On our Mortgage Freedom series today we're going to introduce someone who paid off their mortgage through house hacking. What is house hacking you might ask? Well, we're going to learn more about that today.
Steven Donovan is our guest today. Steven is a money coach and his financial advice and his inspirational story have been featured in GO Banking Rates, Bigger Pockets, and Rockstar Finance.
Andy Hill: Why did you buy your home in Miami?
Steven Donovan: Actually, I didn't purchase the home. My wife, the smart one in the family, actually purchased the home in 2009 before we were married. She was single and we might have been dating. It was kind of right in between.
She purchased that home in 2009 as a foreclosure in Miami, Florida, as an investment property. Really she was looking for someplace to put her money, and as we joke, to “stop buying clothes that were for work”. So she started putting her money towards an investment.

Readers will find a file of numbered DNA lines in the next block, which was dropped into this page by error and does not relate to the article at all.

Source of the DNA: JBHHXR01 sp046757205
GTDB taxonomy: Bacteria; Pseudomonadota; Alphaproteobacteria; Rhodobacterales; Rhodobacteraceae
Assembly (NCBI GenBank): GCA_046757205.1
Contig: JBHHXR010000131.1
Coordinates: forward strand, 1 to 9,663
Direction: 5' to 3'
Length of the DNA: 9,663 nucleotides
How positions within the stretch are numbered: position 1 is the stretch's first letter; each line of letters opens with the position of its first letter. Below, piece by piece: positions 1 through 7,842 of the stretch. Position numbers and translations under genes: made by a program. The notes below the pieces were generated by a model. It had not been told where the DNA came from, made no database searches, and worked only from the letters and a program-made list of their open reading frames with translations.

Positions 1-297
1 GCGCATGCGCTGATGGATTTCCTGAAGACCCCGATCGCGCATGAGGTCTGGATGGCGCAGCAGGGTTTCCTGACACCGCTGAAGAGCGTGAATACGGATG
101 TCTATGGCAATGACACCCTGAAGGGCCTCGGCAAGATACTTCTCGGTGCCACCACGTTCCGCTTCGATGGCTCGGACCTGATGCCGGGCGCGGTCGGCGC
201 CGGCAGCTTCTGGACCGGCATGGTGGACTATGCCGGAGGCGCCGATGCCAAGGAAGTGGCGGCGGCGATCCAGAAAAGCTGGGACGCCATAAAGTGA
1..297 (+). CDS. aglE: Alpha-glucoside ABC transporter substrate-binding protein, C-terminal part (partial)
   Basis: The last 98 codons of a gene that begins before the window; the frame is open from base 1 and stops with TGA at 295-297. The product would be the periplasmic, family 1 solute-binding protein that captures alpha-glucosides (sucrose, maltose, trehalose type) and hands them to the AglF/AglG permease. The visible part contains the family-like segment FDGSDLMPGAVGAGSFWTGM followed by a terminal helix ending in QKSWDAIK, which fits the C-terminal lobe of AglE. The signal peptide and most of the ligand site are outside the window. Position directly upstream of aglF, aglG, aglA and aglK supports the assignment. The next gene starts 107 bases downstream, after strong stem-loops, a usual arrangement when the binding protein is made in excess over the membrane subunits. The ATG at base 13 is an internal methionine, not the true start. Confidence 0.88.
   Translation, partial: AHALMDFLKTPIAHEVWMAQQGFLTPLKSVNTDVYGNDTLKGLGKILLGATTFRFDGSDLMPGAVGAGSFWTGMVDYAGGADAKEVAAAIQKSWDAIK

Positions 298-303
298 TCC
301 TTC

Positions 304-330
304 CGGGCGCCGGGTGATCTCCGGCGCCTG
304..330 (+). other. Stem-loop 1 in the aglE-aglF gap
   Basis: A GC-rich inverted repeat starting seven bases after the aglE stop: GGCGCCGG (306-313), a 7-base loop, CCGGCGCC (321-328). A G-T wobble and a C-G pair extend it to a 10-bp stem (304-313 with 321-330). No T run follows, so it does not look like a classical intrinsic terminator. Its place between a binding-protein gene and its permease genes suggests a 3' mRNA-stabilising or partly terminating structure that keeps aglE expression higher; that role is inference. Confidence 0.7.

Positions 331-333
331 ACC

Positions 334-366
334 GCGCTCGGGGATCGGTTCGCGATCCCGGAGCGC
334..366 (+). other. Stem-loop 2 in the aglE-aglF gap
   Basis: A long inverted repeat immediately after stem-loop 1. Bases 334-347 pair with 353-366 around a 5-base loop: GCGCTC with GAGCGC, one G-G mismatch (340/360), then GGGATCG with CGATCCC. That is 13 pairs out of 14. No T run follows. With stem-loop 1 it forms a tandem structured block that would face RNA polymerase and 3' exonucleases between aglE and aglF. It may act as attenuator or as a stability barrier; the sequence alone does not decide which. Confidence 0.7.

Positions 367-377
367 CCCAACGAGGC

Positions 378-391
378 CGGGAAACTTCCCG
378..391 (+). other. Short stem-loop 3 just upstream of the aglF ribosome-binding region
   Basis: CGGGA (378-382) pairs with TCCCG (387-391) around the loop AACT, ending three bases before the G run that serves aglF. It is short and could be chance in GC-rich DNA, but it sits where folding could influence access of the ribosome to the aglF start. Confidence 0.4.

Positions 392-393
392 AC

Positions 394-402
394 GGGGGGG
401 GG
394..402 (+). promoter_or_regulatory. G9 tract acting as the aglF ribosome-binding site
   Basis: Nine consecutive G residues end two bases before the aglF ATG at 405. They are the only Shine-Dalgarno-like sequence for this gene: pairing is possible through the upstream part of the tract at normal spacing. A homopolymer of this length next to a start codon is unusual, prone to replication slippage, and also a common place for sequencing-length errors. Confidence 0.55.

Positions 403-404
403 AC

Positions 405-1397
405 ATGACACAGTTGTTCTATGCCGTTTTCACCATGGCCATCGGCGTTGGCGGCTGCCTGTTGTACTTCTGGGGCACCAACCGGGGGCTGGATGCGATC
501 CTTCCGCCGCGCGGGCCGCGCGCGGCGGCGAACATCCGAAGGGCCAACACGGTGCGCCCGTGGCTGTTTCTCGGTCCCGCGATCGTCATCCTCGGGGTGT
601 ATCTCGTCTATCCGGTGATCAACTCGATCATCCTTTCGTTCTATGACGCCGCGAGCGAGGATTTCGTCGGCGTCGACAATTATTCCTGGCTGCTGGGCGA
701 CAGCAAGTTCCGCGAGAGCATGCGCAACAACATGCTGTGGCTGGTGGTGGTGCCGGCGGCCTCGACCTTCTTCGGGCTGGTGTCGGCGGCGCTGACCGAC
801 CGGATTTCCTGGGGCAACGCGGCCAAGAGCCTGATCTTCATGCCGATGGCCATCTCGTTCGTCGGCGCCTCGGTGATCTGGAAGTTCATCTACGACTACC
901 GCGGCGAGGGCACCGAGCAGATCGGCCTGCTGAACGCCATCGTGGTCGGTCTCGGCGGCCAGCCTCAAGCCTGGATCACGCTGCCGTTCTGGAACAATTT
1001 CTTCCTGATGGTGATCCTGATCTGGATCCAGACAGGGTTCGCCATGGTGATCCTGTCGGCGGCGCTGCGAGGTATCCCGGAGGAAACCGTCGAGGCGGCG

When did she make this purchase?
She bought it in June or July of 2009.
I understand you had a second home in Chicago. Why did you buy that one?
So we got married in 2011, and then we lived in Chicago for a year and tried to figure out Chicago in general. There were many places in the big city and a bunch of different neighborhoods. We ended up coming across a neighborhood we really liked, and we found a home that was a multi-unit. There are a lot of Chicago brick homes, and this one was a multi-unit with two different units. So we lived on the top floor, and then it was rented on the first floor.
We actually fixed up the garden and basement as well and included that as part of the rental and then lived on the top, rented the first and the garden apartment. We bought that in 2012, so a year after our marriage.
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Why did you decide to go with a multi-family for the place in Chicago versus a single-family?
We started out looking for single-family homes, multi-family homes, and I feel like we were all over Chicago. We started looking and then what it came down to was knowing that we would eventually be more involved with real estate.